Cow lynching incident: Little remorse in Noida village

Last Updated 03 May 2019, 10:45 IST

Three-and-a-half years after this non-descript village on the fringes of the glitzy sub-urban Delhi shot to infamy due to the lynching of Mohammad Akhlaq, there is little remorse over the incident.

The communal divide is stark in this village, about 60 km from Delhi which is part of the Gautam Buddha Nagar Lok Sabha (Uttar Pradesh) seat from where Union minister Mahesh Sharma is seeking re-election.

While the Lok Sabha seat is better known as Noida, an IT and manufacturing hub with an enviable skyline, a large part of it is rural area with vast tracts of farmland, that are fast giving way to development in the form of expressways and industries.

“Imagine what would have happened to me had I cut a pig in a Muslim majority locality,” 56-year-old shopkeeper Ravinder Singh told DH when asked about the lynching of Akhlaq in September 2015 by a mob over allegations of slaughtering a calf.

Septuagenarian Tej Singh, who owns large tracts of land in the village abutting the buzzing mega city of Noida, is dismissive about the incident that pitch-forked this village into global consciousness.

“It was a one off incident, mostly because passions were running high and the youth were uncontrollable. But, the village has never seen violence after that,” said Singh, sipping tea on a charpoy near his farm.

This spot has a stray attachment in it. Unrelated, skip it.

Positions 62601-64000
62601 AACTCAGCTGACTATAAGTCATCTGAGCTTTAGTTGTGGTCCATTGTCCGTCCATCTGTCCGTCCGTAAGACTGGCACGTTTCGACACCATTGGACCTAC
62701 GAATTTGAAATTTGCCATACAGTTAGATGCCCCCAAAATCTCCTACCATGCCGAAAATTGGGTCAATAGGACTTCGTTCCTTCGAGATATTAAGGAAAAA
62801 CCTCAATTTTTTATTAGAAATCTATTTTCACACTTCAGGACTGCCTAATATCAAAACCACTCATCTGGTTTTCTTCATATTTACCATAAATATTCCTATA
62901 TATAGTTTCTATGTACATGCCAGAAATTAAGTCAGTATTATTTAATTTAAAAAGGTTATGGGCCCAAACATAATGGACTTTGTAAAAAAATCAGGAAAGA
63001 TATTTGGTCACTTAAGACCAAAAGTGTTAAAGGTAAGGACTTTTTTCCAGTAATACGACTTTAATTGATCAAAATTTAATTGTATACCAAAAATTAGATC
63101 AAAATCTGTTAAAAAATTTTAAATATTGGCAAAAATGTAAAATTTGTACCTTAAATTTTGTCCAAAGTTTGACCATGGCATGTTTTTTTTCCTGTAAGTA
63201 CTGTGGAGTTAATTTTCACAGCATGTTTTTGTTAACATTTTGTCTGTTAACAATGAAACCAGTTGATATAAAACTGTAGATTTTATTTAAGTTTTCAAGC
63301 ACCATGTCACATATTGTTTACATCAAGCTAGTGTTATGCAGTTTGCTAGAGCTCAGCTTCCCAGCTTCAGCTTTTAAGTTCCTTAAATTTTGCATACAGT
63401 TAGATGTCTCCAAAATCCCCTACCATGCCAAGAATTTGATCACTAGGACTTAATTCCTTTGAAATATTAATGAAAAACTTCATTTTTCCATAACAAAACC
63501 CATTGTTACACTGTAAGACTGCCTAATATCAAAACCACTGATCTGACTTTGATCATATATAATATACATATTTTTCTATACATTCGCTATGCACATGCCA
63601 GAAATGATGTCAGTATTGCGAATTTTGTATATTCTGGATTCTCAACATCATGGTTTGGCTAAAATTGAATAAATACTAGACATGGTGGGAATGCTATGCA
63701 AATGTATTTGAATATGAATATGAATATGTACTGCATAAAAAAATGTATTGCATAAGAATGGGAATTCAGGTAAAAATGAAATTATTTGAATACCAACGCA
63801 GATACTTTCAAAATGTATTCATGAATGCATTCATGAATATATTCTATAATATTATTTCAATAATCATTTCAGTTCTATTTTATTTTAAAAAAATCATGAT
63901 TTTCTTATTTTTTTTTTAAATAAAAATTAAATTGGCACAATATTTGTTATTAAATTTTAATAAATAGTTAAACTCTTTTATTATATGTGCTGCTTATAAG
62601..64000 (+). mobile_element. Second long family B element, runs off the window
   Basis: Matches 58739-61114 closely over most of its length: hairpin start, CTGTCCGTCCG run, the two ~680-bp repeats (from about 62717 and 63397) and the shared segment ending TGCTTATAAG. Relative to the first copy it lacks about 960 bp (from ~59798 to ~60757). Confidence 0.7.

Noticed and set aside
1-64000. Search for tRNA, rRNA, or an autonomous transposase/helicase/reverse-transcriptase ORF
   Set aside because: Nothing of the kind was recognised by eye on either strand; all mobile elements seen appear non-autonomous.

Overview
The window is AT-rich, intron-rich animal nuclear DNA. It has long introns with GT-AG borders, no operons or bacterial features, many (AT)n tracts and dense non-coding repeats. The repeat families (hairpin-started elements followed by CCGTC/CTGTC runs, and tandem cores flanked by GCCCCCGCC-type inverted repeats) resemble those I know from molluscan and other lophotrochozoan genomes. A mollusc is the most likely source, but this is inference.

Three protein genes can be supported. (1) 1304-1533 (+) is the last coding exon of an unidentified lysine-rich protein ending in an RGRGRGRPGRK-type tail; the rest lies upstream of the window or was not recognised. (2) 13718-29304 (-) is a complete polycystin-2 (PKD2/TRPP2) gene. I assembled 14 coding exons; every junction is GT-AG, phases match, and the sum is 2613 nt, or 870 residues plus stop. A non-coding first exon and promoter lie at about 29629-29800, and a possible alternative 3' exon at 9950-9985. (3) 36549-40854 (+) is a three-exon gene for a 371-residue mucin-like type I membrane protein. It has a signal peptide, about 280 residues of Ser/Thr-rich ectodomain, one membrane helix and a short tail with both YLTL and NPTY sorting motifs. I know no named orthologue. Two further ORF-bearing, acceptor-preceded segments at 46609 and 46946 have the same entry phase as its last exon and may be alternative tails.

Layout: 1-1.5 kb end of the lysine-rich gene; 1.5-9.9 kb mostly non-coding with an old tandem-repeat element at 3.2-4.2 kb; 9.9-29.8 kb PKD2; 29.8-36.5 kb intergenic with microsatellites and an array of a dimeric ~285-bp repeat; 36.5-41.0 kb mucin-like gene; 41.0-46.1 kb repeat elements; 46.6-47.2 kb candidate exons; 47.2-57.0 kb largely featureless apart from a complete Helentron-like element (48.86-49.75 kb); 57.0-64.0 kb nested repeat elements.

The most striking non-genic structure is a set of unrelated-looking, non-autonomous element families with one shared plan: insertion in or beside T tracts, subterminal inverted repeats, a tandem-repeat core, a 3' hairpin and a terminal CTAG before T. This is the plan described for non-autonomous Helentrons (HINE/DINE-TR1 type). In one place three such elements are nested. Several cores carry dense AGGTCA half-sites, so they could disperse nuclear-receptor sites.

Muslim families live on the fringes of the village, wary about picking up fights with the Rajputs, who own most of the farmland in the region.

The Muslims, mostly carpenters, blacksmiths and barbers, rely on jobs from other communities to keep their hearth warm.

“Nobody cares for us for we are poor,” 55-year-old Shabbir Saifi, a carpenter, said wistfully standing on his vacant plot where he was promised a home under the government's scheme of housing for the poor.

Shabbir said that everyone remembers us when there is some work to do, but otherwise they are least bothered. “I will definitely cast my vote and do it wisely,” he said.

“We haven't even got cooking gas connections, which Rajput and other upper caste communities have. My wife still cooks food using firewood,” said Siraj Saifi, a 48-year-old carpenter, who works in neighbouring cities such as Noida and Ghaziabad.

Union minister Mahesh Sharma is seeking a second term from Gautam Buddha Nagar Lok Sabha seat. Pitted against him are greenhorns 37-year-old Satveer Nagar of the BSP and 31-year-old Arvind Kumar Singh of the Congress.

In Bisahda, villagers are upset at Sharma, claiming that he has done a vanishing act after winning the 2014 Lok Sabha seat.

“It is our misfortune that we will have to vote for Sharma. But, we know we are voting to make Modi the prime minister,” said Narendra Sharma, 61-year-old a priest who presides over religious functions in the region.

Fifty-year-old Rakesh Gautam, who irons clothes for a living, admits that over the last three years the village has got concrete roads leading to almost every home.

“Things have changed, but the village is more or less the same. There are no jobs,” said Gautam.

Gautam Buddha Nagar Lok Sabha seat comprises five Assembly constituencies— Noida, Dadri, Jewar, Sikandrabad and Khurja— where 22.97 lakh voters are eligible to exercise their franchise. Elections will be held on April 11.

(Published 30 March 2019, 15:34 IST)

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